Carbohydrate Yield and Biomethane Potential from Enzymatically Hydrolysed Saccharina latissima and Its Industrial Potential


The demand for fuel for utilisation of machinery and transport has culminated in large amounts of fossil fuel usage in the last century. The environmental dangers attached with the usage of fossil fuels have created a large demand for alternative sources of fuels. There is an array of polysaccharides contained within macroalgae, such as mannitol, cellulose and laminarin. These polysaccharides have potential for production of alternative biofuels; however, they are not easily accessible for biological digestion. By pretreatment of macroalgae with enzymes, these polysaccharides may be easier to access by microbes, allowing effective utilization in anaerobic digestion. Saccharina latissima, available in abundance on the Norwegian coast line, is a brown macroalgae with a high level of carbohydrates. This study assesses the ability for utilisation of enzymatically pre-treated Saccharina latissima for production of biogas through anaerobic digestion. The harvested Saccharina latissima was analysed to contain 30.11 ± 2.30 g of reducing sugars per 100 g of dry sample upon enzymatic hydrolysis. This was able to yield 459 ± 30 mL per gVS of biogas through anaerobic digestion, with a methane content of 56%. This suggests a biomethane potential of 1760 m3 per ha of productive sea floor growing Saccharina latissima. An evaluation of this process has been performed to demonstrate the industrial potential of Saccharina latissima in biogas production.

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Lamb, J. , Hjelme, D. and Lien, K. (2019) Carbohydrate Yield and Biomethane Potential from Enzymatically Hydrolysed Saccharina latissima and Its Industrial Potential. Advances in Microbiology, 9, 359-371. doi: 10.4236/aim.2019.94021.

1. Introduction

The development of alternative fuels to reduce the requirement of fossil fuel usage have become of increased interest in recent decades; however, the production of alternative fuels like biofuels is economically unfavourable compared to the fossil fuel market. Despite this, many biofuels (e.g., bioethanol, biogas and biodiesel), are promising alternatives due to their potential sustainability and low environmental impact [1] [2] [3] [4] . Furthermore, many of these biofuels can be utilised by conventional means (e.g., internal combustion engines) when supplimented with fossil fuels [5] . Biogas is a renewable fuel that is already utilised globally as an alternative to fossil fuels, being able to be injected directly into pre-existing natural gas networks. Currently, the majority of biogas production relies on the utilisation of biological waste products as the substrate (e.g., agricultural waste & food industry waste), meaning for many years it has been considered a waste-to-energy route. Although there is still opportunity for significant increases in production from these waste products, other areas of unutilised biomass are of increased interest to extend from the waste-to-energy capacity, and towards a more global and high capacity model. Furthermore, to avoid utilisation of substrates that compete with food crops and require large amounts of land area [6] [7] , unused biomass is of great interest, avoiding obstacles such as limited yields, geographic latitude, structural characteristics and high production costs [8] .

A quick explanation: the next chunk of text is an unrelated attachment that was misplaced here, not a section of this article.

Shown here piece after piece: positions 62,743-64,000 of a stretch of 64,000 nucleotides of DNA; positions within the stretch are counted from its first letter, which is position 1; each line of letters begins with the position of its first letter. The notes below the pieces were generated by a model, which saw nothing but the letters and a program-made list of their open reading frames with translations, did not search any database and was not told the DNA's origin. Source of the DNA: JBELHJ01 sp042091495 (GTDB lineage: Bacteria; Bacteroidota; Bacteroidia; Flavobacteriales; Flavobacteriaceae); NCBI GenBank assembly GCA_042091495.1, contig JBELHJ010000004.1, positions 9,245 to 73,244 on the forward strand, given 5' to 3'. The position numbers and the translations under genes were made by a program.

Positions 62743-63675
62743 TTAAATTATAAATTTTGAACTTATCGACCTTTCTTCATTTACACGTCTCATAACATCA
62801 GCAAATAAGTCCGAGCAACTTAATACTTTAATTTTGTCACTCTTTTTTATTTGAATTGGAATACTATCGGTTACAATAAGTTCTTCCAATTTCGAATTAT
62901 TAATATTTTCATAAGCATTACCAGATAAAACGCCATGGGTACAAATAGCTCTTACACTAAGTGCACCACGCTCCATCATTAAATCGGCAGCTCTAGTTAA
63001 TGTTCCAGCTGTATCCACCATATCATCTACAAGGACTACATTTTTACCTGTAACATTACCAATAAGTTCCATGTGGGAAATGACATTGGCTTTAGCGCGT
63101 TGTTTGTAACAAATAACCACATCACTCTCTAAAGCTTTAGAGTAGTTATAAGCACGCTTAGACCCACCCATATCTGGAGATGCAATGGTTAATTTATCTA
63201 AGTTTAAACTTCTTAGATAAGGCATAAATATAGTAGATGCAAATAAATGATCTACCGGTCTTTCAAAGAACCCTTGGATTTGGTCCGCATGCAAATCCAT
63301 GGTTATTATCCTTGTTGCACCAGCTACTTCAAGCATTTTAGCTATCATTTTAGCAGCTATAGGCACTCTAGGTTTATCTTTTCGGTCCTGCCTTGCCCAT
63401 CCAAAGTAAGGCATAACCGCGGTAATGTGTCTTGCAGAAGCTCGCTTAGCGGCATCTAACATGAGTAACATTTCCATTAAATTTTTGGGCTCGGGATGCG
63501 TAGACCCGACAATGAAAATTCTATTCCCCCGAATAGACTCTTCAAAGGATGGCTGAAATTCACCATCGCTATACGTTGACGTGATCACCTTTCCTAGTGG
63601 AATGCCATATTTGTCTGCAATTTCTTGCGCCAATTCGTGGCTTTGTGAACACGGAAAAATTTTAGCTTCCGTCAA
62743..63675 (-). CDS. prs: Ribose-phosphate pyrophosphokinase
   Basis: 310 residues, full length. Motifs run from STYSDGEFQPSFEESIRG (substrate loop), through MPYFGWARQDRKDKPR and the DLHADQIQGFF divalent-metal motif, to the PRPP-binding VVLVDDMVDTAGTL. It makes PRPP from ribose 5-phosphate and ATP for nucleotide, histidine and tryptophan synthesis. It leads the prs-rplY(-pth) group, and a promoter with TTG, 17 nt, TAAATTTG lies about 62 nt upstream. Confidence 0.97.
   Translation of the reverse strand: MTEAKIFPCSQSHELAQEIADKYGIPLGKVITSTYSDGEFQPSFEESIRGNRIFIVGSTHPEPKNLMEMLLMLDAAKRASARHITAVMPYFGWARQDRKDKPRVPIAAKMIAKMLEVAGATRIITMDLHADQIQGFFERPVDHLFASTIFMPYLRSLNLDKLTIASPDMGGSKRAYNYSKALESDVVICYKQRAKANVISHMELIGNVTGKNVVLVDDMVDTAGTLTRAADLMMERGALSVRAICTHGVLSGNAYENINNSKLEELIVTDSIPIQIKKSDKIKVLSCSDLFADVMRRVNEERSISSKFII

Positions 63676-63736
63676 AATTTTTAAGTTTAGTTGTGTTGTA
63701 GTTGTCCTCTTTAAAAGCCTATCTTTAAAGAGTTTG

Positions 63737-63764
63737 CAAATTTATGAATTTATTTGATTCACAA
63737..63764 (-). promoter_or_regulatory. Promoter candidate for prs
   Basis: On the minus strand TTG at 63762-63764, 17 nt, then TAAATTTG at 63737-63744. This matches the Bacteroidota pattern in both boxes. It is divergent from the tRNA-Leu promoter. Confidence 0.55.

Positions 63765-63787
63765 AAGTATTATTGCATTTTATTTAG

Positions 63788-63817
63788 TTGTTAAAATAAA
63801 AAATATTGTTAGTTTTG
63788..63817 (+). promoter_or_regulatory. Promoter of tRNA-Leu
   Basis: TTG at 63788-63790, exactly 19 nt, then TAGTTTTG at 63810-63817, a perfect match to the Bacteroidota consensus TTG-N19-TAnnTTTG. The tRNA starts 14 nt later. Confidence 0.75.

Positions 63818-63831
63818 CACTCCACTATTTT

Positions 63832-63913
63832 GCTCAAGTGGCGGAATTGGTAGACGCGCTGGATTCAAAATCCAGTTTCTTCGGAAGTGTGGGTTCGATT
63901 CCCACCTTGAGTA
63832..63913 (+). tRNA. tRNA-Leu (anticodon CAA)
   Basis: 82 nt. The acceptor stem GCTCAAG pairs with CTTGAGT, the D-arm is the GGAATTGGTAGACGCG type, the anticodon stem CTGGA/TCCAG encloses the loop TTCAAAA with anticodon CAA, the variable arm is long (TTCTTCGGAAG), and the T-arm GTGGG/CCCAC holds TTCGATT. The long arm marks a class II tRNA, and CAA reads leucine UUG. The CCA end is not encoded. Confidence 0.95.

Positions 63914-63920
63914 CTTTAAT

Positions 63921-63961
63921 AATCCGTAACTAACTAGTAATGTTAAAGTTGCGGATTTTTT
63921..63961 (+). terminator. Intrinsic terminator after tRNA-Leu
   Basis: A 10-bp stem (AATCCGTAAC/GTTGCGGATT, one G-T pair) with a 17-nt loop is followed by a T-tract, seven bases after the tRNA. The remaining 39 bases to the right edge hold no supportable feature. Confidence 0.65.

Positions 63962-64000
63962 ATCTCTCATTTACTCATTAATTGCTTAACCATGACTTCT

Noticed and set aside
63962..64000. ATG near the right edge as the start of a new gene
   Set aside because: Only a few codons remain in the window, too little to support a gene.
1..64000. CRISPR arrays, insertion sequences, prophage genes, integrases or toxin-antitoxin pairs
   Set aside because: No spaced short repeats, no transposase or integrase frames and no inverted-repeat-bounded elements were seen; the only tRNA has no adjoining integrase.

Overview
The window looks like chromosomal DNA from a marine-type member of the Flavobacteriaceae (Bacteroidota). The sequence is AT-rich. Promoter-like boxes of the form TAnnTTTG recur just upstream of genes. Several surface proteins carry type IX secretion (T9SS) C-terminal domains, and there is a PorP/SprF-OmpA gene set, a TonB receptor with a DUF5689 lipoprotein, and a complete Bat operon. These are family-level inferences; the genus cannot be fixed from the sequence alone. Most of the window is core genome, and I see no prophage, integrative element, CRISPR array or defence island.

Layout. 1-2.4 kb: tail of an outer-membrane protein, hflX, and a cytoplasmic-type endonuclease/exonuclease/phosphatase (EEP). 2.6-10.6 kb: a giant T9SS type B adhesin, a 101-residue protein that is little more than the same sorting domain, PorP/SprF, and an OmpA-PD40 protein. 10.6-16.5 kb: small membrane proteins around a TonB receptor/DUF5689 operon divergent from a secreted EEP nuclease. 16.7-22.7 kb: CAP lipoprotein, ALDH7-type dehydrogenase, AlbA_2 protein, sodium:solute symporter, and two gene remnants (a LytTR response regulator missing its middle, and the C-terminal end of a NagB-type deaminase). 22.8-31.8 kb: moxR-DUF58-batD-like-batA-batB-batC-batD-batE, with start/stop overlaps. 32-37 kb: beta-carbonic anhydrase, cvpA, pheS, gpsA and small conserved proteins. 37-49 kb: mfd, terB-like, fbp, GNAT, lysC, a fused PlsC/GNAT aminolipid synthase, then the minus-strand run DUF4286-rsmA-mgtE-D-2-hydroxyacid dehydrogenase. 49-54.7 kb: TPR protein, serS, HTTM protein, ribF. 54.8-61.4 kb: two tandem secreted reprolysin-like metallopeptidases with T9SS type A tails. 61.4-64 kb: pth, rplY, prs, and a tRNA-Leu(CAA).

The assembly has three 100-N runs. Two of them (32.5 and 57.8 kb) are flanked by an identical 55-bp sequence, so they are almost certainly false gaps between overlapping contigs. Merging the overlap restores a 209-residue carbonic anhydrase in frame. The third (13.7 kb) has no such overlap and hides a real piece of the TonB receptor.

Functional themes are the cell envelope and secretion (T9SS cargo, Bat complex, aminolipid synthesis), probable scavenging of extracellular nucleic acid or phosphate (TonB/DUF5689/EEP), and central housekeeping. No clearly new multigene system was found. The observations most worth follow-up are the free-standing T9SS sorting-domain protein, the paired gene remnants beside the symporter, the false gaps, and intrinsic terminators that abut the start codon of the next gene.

An alternative is to utilise marine biomass as a substrate, avoiding many of the problems observed in terrestrial substrates. Macroalgae are photosynthetic organisms that utilise the solar irradiation to fix carbon for their metabolism forming rigid polysaccharide-based structures. They grow wild throughout the oceans on coastal areas, collecting significant quantities of polysaccharides that can be hydrolysed into simple polysaccharides for straight-forward utilisation in anaerobic digestion. Additionally, macroalgae tend to have a high content of solids ranging between 8.3% - 22% [9] [10] [11] , reducing the requirement of thickening, dewatering and drying of the substrate. Macroalgae have a large area of productivity globally, high production rates per area (Table 1), do not compete with conventional food-based agriculture, do not require fertilization or irrigation, recycle ocean bicarbonate and are compatible with existing production streams and biorefineries [12] [13] [14] . The main drawback currently is the saccharification of microalgal biomass into anaerobically digestible polysaccharides for significant biogas production.

Table 1. Major bioethanol crops and macroalgae comparison (modified from (17, 36)).

There is a significant lack of terrestrial agriculture production in Nordic countries due to the winter climate (low temperatures and light levels), where the production of biomass on land is a slow process. Here, the potential of food production from terrestrial agriculture cannot be reduced for production of biomass for biofuels. In these cases, macroalgae provide a significant alternative as a biomass source. The extensive coastline of Norway is a prime example, where the warm waters from the gulf stream provide the perfect growing conditions for macroalgae like Saccharina latissima, a carbohydrate-rich macroalge [15] [16] . S. latissima contains the carbohydrates laminarin, mannitol and alginate in significant quantities, where laminarin and manitol serve as energy storage carbohydrates, and alginate as a rigid structural carbohydrate. Although laminarin and mannitol can be anaerobically digested by various microbes to produce biogas, alginate is rather challanging to hydrolyse, reducing its digestability during biogas production.